Talk for Article "Chatbot ‘Mitsuku’ wins AI competition based on Turing test … again"

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    I didn’t edit the article but I don’t think the phrase “widely considered to be the father of artificial intelligence” adds much, nor is it particularly accurate. Turing’s main theoretical contribution is known as the Church-Turing thesis in deference to its dual origins: Alonzo Church was an American mathematician. Moreover German Conrad Zuse is credited with the first programmable computer, a completely testable statement. There are clearly sources around that support the “father” comment (in various forms), but I suspect most if not all originate from British authors. Could we please be more even handed with computer science history here? Robbie

    Edited: 2018-09-11 12:48:40 By Robbie Morrison (talk | contribs) + 23 Characters .. + 3% change.‎‎ (Note | Diff)

    Edited: 2018-09-11 12:49:37 By Robbie Morrison (talk | contribs) + 1 Characters .. + 0% change.‎‎ (Note | Diff)

    1. [ This comment is from a user you have muted ] (show)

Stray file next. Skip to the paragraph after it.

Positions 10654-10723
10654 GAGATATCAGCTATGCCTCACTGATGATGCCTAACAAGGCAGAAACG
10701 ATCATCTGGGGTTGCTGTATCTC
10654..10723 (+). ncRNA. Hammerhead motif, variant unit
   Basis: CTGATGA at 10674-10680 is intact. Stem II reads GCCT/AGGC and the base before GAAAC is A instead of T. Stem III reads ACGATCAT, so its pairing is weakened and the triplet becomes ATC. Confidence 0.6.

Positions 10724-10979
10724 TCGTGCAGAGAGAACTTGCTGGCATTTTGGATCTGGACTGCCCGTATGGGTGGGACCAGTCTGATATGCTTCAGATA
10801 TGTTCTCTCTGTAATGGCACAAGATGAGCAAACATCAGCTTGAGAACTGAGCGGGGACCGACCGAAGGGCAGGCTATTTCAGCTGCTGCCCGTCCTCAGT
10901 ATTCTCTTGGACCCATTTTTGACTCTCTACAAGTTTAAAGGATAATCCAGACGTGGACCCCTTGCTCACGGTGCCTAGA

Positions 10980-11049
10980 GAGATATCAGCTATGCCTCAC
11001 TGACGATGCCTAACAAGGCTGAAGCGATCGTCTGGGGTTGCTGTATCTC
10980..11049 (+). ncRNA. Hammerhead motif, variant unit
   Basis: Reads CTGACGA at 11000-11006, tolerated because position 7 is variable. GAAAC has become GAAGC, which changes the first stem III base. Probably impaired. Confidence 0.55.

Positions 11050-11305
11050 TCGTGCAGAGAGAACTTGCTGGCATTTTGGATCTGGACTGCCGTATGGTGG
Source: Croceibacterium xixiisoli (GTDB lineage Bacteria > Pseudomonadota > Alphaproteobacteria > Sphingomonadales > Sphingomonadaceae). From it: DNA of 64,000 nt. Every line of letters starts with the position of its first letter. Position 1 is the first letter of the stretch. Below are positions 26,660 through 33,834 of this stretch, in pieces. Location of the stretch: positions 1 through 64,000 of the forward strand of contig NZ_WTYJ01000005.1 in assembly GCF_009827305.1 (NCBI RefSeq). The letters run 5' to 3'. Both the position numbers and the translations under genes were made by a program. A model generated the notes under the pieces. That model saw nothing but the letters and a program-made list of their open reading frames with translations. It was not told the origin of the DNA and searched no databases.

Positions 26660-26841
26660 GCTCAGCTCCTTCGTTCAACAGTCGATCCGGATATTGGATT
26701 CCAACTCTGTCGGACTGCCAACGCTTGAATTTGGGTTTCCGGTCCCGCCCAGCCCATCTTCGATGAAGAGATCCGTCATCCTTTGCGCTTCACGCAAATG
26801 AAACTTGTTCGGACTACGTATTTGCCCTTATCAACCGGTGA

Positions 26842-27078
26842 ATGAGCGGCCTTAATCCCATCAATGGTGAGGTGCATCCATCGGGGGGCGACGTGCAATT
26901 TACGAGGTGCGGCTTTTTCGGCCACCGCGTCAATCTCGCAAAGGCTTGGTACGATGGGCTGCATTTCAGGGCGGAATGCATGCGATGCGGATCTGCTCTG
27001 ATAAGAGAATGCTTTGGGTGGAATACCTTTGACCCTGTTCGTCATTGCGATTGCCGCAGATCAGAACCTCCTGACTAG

Fair comment. Per your suggestion I changed “widely considered” to “some call.” May I invite you to use the Edit function to add a short paragraph or sentence or two about Church or Zuse to help clarify this part of the text? Perhaps you could add a short, helpful paragraph following this one:

      “The Loebner Prize is based on a test by the computer scientist and World War II code breaker, Alan Turing, who some call the father of Artificial Intelligence (AI).”

      Thanks, Chuck

      1. [ This comment is from a user you have muted ] (show)

        Thanks Chuck. That phrasing is certainly more accurate, although, in wikipedia terms, still an appeal to an anonymous authority. I read the article (which I find interesting and engaging) and don’t think a diversion into very early computer scientists would do anything but detract. By the way, Zuse is often referred to the father of computing in Germany. Sigh. Robbie

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